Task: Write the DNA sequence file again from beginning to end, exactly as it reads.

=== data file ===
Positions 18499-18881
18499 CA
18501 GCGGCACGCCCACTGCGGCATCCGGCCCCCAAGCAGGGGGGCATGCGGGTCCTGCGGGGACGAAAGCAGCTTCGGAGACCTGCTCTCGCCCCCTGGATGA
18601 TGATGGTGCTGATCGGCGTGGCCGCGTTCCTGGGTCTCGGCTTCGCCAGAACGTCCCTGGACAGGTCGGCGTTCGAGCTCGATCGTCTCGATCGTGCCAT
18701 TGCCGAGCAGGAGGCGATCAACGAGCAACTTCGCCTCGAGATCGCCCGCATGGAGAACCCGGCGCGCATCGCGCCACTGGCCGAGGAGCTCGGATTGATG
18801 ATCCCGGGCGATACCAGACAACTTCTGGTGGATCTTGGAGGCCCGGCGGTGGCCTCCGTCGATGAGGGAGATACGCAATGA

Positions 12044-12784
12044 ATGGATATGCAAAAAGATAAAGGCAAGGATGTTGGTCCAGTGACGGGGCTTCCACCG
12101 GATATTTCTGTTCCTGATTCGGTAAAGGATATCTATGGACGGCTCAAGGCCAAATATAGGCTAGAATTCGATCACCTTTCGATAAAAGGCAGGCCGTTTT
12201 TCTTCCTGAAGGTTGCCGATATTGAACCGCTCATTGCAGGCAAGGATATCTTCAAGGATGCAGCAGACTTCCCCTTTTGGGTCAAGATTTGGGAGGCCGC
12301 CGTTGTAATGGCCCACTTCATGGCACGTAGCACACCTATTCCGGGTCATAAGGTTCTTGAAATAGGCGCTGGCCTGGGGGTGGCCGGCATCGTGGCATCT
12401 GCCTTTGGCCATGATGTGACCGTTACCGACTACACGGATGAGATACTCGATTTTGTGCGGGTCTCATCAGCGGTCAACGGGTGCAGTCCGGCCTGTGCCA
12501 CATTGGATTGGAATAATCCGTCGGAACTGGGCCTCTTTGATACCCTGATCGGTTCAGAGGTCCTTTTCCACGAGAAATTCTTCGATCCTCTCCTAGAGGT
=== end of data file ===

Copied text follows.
Positions 18499-18881
18499 CA
18501 GCGGCACGCCCACTGCGGCATCCGGCCCCCAAGCAGGGGGGCATGCGGGTCCTGCGGGGACGAAAGCAGCTTCGGAGACCTGCTCTCGCCCCCTGGATGA
18601 TGATGGTGCTGATCGGCGTGGCCGCGTTCCTGGGTCTCGGCTTCGCCAGAACGTCCCTGGACAGGTCGGCGTTCGAGCTCGATCGTCTCGATCGTGCCAT
18701 TGCCGAGCAGGAGGCGATCAACGAGCAACTTCGCCTCGAGATCGCCCGCATGGAGAACCCGGCGCGCATCGCGCCACTGGCCGAGGAGCTCGGATTGATG
18801 ATCCCGGGCGATACCAGACAACTTCTGGTGGATCTTGGAGGCCCGGCGGTGGCCTCCGTCGATGAGGGAGATACGCAATGA

Positions 12044-12784
12044 ATGGATATGCAAAAAGATAAAGGCAAGGATGTTGGTCCAGTGACGGGGCTTCCACCG
12101 GATATTTCTGTTCCTGATTCGGTAAAGGATATCTATGGACGGCTCAAGGCCAAATATAGGCTAGAATTCGATCACCTTTCGATAAAAGGCAGGCCGTTTT
12201 TCTTCCTGAAGGTTGCCGATATTGAACCGCTCATTGCAGGCAAGGATATCTTCAAGGATGCAGCAGACTTCCCCTTTTGGGTCAAGATTTGGGAGGCCGC
12301 CGTTGTAATGGCCCACTTCATGGCACGTAGCACACCTATTCCGGGTCATAAGGTTCTTGAAATAGGCGCTGGCCTGGGGGTGGCCGGCATCGTGGCATCT
12401 GCCTTTGGCCATGATGTGACCGTTACCGACTACACGGATGAGATACTCGATTTTGTGCGGGTCTCATCAGCGGTCAACGGGTGCAGTCCGGCCTGTGCCA
12501 CATTGGATTGGAATAATCCGTCGGAACTGGGCCTCTTTGATACCCTGATCGGTTCAGAGGTCCTTTTCCACGAGAAATTCTTCGATCCTCTCCTAGAGGT